Lost and Found is the debut novel of Australian writer Brooke Davies. It centres around seven year old Millie Bird as she tries to find her mother who abandoned her in the underwear section of a department store. Along the way Millie befriends the eighty seven year old Karl “The Touch Typist,” the eighty two year old Agatha Pantha and very plastic Manny (a shop dummy). It is an unlikely cast who find a connection both through grief and adventure.
With incredible deftness Brooke Davies manages to create three very believable characters. Each one comes with their own experiences and observations about the world and Brooke revels in exploring the world from the different perspectives. Millie’s naivety and inquisitiveness allows her to ponder such things as what an old man “used each [wrinkle] for” and ask where people who are “good and bad” go to when they die. Agatha Pantha, meanwhile, keeps a diary to record details of her own aging, from 6:05 to 6:45 she sits in the “Chair of Disbelief” every day and measures “Cheek Elasticity, Distance From Nipples To Waist, Foreign Hair Growth, Wrinkle Count, Projected Wrinkle Trajectory, and Arm Wobblage.” While Agatha’s response to age, grief and loneliness is to shut herself away from the world and attempt to record it as it passes her by, Karl “The Touch Typist” is eager to finally start living. He relishes in the opportunities to be rebellious and youthful, getting into scrapes with younger men, vandalising property, stealing and being hunted by the police. In one very amusing scene Karl, who has started to imagine his life as a movie, shows considerable disappointment at not needing to jump out of a moving train because it’s stopped at a station.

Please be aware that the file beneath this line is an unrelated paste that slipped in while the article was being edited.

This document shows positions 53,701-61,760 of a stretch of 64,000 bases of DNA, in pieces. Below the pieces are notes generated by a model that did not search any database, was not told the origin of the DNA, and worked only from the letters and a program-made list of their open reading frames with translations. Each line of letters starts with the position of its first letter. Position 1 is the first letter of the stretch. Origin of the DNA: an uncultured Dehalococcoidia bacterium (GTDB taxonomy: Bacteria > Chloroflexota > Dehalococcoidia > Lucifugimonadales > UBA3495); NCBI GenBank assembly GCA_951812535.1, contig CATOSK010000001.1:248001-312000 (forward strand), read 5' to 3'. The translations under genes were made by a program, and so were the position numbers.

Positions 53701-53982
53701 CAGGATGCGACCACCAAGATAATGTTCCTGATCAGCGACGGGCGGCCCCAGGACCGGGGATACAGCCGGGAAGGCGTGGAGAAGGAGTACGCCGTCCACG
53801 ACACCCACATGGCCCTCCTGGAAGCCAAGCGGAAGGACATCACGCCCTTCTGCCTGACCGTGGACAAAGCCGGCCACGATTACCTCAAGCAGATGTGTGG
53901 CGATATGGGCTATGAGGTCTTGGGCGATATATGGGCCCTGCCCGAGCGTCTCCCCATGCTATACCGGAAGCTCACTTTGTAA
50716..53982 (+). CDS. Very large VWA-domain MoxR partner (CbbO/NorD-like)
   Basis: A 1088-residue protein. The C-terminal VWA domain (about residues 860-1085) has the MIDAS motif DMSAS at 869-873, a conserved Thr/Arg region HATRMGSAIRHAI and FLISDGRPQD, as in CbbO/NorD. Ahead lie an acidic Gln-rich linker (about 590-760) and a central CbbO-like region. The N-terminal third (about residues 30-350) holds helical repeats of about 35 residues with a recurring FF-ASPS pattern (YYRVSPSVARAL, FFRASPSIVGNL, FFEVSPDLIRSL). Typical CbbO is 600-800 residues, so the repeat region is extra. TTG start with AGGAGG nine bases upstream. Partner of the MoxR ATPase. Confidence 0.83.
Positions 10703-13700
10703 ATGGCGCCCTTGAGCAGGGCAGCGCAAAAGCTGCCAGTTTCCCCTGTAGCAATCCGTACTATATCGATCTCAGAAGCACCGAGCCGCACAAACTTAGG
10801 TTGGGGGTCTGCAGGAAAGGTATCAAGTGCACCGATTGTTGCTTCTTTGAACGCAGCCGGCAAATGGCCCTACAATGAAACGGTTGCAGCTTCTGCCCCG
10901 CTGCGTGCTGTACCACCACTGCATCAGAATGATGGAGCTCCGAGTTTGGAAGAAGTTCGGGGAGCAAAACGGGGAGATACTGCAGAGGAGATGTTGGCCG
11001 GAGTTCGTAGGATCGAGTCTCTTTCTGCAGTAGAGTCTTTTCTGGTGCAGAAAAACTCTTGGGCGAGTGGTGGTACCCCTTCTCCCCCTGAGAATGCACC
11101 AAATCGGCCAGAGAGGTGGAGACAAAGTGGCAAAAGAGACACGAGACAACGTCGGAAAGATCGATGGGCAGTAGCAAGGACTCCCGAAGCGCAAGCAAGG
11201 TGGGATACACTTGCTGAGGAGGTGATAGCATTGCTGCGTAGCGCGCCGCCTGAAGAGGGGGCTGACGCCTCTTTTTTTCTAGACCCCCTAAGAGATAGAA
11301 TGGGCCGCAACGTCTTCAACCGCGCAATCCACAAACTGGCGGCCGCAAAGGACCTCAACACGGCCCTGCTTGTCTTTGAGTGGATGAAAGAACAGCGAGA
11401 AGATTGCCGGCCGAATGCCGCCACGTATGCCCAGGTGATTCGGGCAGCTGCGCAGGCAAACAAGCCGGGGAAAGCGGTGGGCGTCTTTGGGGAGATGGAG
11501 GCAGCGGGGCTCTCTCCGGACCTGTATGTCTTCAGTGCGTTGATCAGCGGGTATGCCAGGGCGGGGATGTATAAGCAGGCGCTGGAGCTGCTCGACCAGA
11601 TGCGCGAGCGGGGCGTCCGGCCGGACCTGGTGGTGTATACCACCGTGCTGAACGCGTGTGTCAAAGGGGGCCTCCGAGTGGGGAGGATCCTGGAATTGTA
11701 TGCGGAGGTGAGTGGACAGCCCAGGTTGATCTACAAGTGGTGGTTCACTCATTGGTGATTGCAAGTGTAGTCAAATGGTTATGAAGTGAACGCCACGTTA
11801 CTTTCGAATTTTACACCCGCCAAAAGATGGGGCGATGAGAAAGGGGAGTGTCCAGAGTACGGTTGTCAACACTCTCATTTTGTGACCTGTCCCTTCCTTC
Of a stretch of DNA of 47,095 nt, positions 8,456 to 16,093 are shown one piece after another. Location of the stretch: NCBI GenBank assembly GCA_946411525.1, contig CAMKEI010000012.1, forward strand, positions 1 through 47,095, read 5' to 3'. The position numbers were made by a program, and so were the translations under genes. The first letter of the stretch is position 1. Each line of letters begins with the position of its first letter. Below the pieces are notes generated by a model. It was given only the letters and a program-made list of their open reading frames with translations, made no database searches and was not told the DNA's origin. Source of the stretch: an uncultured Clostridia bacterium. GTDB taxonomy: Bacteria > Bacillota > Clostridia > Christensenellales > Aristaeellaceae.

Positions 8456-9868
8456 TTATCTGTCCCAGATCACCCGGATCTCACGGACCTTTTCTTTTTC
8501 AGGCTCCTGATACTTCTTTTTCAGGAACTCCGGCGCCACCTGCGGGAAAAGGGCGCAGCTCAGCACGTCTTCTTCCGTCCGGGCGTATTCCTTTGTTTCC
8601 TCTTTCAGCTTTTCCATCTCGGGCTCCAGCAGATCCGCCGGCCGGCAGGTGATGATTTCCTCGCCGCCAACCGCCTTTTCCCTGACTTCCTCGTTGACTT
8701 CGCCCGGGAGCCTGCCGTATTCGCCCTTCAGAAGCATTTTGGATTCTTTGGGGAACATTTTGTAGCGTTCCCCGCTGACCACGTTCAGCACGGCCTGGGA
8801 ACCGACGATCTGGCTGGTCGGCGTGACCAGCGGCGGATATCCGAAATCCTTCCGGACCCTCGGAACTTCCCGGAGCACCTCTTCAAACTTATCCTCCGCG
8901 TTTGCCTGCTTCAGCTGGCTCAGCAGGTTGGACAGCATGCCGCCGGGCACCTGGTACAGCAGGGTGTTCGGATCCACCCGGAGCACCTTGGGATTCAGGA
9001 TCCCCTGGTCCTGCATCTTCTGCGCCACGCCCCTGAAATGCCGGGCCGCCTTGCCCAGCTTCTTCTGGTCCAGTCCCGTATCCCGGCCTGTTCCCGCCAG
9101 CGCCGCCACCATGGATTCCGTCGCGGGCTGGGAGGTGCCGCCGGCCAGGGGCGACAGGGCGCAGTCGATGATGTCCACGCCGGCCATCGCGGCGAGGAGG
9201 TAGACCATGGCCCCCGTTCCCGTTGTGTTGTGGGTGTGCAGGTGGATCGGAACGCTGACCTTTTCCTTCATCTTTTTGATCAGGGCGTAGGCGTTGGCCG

The strong characters are accompanied by delicious prose. When Millie collects tea lights and uses them to decorate a tree in tribute to her father the novel turns into something of a fairy tale: “The candles in the tree gently swayed and those on the ground flickered. There were stars in the sky and now it looked like there were stars in the tree and on the ground, as if Millie had made a starry night sky out of the whole world. She stood up and strolled around her sky, wondering if her dad was doing the same, all the way up there.” It is a pivotal scene, one that Brooke Davies immediately undercuts with tragic irony, and a great example of how the novel manages to combine comedy, beauty and tragedy.
Overall Lost and Found is a delightful exploration of the universality of certain human emotions. The context for their grief and loneliness might be different, as is their way of understanding it, but all three characters feel it and all three find it easier to tackle together. This is a novel about those who get left behind and how they respond, but the colourful cast of characters gives it a lightness that makes it a heart-warming tale rather than one that becomes too overpowered by the melancholic notes that run underneath it. While Lost and Found is not without its moments of darkness it never wallows in it, instead touching upon it with a lightness of touch that makes it a thoroughly engaging read. It is definitely a book that can be found on your library book shelves!
By Mark Ulrich (Uxbridge Library)